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State budget holds promise for rural Indiana

Agricultural supporters got many things, but not everything, they wanted in 2019 budget legislation.

Tom J Bechman 1

May 13, 2019

3 Min Read
Indiana State Fairgrounds
CHANGES COMING: The southwest corner of the Indiana State Fairgrounds will soon undergo a face-lift after the Legislature approved funding for remodeling the hog barn and creating the Fall Creek Pavilion.

There were several apparent victories for rural Indiana and agriculture in the two-year state budget the Legislature passed. Yet not everybody got what they wanted in the budget.

Shelby Swain Myers, associate policy adviser for Indiana Farm Bureau Inc., says the budget addressed many priorities which IFB promoted heading into the legislative session. One of the biggest victories is more money for kindergarten through 12th-grade education, she says. The Legislature appropriated an additional $763 million for public schools, as well as a 2.5% increase in the funding formula provided to schools.

“The legislation also adjusted the formula which determines which type of schools receive specific amounts of money,” she explains. “The share going to rural schools versus city and suburban schools should increase under the new formula. We believe adjustment in the formula to aid rural schools is progress.”

Many rural school districts have suffered in recent years from dwindling school enrollment. Another benefit from the legislation is that local schools still have the say in deciding how to spend increased funding, Swain Myers says.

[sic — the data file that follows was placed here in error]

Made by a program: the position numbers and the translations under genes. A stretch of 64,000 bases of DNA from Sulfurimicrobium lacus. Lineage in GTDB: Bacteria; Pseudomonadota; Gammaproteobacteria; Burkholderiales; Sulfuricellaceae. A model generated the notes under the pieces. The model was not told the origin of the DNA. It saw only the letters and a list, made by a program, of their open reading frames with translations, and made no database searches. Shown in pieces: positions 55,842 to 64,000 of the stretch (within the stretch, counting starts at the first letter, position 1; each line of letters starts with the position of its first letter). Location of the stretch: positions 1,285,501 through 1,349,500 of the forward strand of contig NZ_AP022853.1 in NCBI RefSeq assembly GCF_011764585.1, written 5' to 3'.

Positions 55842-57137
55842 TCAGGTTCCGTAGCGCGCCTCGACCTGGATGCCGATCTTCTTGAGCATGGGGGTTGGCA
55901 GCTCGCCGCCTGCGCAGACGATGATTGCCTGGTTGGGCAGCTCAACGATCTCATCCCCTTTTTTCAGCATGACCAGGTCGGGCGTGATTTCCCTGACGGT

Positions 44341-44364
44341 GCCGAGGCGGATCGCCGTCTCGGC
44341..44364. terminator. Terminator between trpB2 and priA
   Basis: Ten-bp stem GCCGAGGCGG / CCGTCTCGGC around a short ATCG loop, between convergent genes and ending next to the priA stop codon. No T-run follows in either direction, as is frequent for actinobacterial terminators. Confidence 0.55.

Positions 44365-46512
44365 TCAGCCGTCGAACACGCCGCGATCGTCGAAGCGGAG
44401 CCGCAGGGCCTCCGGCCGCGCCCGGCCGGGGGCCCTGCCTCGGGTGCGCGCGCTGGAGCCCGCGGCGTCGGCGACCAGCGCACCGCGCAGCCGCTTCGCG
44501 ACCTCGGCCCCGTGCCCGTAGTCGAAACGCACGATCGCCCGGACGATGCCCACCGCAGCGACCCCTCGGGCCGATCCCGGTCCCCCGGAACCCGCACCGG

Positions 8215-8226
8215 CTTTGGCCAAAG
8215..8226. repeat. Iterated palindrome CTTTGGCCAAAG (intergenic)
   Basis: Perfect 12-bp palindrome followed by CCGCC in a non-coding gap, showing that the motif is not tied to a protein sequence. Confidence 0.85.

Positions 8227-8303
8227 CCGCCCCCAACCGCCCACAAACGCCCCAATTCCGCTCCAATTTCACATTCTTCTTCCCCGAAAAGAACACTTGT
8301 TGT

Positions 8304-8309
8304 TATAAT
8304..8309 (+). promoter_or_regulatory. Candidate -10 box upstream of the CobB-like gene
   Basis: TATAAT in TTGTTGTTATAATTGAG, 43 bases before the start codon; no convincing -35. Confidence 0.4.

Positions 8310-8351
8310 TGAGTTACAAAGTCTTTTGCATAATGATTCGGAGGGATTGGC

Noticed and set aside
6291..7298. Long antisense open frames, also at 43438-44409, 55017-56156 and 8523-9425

Other funding

Purdue University receives much-needed bonding authority to build a new veterinary medicine teaching hospital, Swain Myers says. The Legislature provided $73 million in bonding authority, and the university has agreed to raise the other $35 million needed for the $108 million project. Eventually, Purdue will pay back the principal and interest on money borrowed.

The project is slated to include teaching facilities for large animals, small animals and food animals, Swain Myers says. New safety procedures and a total upgrade of facilities will be included in the project.

The budget also includes $50 million so the Indiana State Fair can remodel the Swine Barn and create what will be called the Fall Creek Pavilion. This project goes beyond just upgrading the Swine Barn, Swain Myers says. It involves moving and relocating all operations staff under one roof.

“Installing new biosecurity precautions related to preventing potential spread of animal diseases is a big goal,” she explains. “The new layout will allow state fair staff more options for dealing with biosecurity concerns.”

The Swine Barn is one of the last livestock facilities at the state fairgrounds to be renovated. The cattle barn, known as the West Pavilion, and sheep barn, known as the Blue Ribbon Pavilion, were renovated many years ago.

While money to complete the project is in the form of a loan, the state is expected to pay back both principal and interest.

Conservation request unmet

The Indiana Association of Soil and Water Conservation Districts requested an additional $15 million to move forward on soil conservation issues. Part of the request was to increase the amount of money allotted to soil and water conservation districts across the state. Roger Wenning, president of IASWCD, notes that while some districts get reasonable support from local governments, others do not.

Additional money for SWCDs is not included in the final version of the budget passed by the Legislature. The Division of Soil Conservation within the Indiana State Department of Agriculture and the Clean Water Indiana fund will continue to receive the same amount of funding as in the past.

About the Author(s)

Tom J Bechman 1

Editor, Indiana Prairie Farmer

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